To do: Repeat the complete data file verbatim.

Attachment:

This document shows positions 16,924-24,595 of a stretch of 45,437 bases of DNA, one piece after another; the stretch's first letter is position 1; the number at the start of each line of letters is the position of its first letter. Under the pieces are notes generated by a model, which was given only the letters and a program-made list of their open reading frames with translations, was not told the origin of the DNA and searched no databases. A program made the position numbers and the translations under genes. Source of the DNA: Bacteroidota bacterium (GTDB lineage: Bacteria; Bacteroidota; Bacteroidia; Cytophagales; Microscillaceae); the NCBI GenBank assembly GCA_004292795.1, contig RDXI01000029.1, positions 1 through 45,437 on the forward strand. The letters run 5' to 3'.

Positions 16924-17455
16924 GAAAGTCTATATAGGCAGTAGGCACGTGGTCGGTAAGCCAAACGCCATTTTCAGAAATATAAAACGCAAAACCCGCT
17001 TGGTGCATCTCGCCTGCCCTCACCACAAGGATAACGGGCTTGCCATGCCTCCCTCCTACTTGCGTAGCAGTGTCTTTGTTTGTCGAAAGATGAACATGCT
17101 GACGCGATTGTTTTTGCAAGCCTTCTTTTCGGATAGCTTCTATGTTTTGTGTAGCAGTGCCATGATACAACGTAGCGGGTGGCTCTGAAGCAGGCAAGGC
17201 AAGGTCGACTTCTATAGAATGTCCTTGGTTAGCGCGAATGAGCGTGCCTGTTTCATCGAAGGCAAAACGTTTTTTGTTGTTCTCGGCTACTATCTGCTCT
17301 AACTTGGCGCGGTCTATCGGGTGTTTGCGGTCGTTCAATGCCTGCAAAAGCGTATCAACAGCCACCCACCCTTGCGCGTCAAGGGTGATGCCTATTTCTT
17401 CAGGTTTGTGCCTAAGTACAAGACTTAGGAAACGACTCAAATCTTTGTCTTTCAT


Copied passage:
This document shows positions 16,924-24,595 of a stretch of 45,437 bases of DNA, one piece after another; the stretch's first letter is position 1; the number at the start of each line of letters is the position of its first letter. Under the pieces are notes generated by a model, which was given only the letters and a program-made list of their open reading frames with translations, was not told the origin of the DNA and searched no databases. A program made the position numbers and the translations under genes. Source of the DNA: Bacteroidota bacterium (GTDB lineage: Bacteria; Bacteroidota; Bacteroidia; Cytophagales; Microscillaceae); the NCBI GenBank assembly GCA_004292795.1, contig RDXI01000029.1, positions 1 through 45,437 on the forward strand. The letters run 5' to 3'.

Positions 16924-17455
16924 GAAAGTCTATATAGGCAGTAGGCACGTGGTCGGTAAGCCAAACGCCATTTTCAGAAATATAAAACGCAAAACCCGCT
17001 TGGTGCATCTCGCCTGCCCTCACCACAAGGATAACGGGCTTGCCATGCCTCCCTCCTACTTGCGTAGCAGTGTCTTTGTTTGTCGAAAGATGAACATGCT
17101 GACGCGATTGTTTTTGCAAGCCTTCTTTTCGGATAGCTTCTATGTTTTGTGTAGCAGTGCCATGATACAACGTAGCGGGTGGCTCTGAAGCAGGCAAGGC
17201 AAGGTCGACTTCTATAGAATGTCCTTGGTTAGCGCGAATGAGCGTGCCTGTTTCATCGAAGGCAAAACGTTTTTTGTTGTTCTCGGCTACTATCTGCTCT
17301 AACTTGGCGCGGTCTATCGGGTGTTTGCGGTCGTTCAATGCCTGCAAAAGCGTATCAACAGCCACCCACCCTTGCGCGTCAAGGGTGATGCCTATTTCTT
17401 CAGGTTTGTGCCTAAGTACAAGACTTAGGAAACGACTCAAATCTTTGTCTTTCAT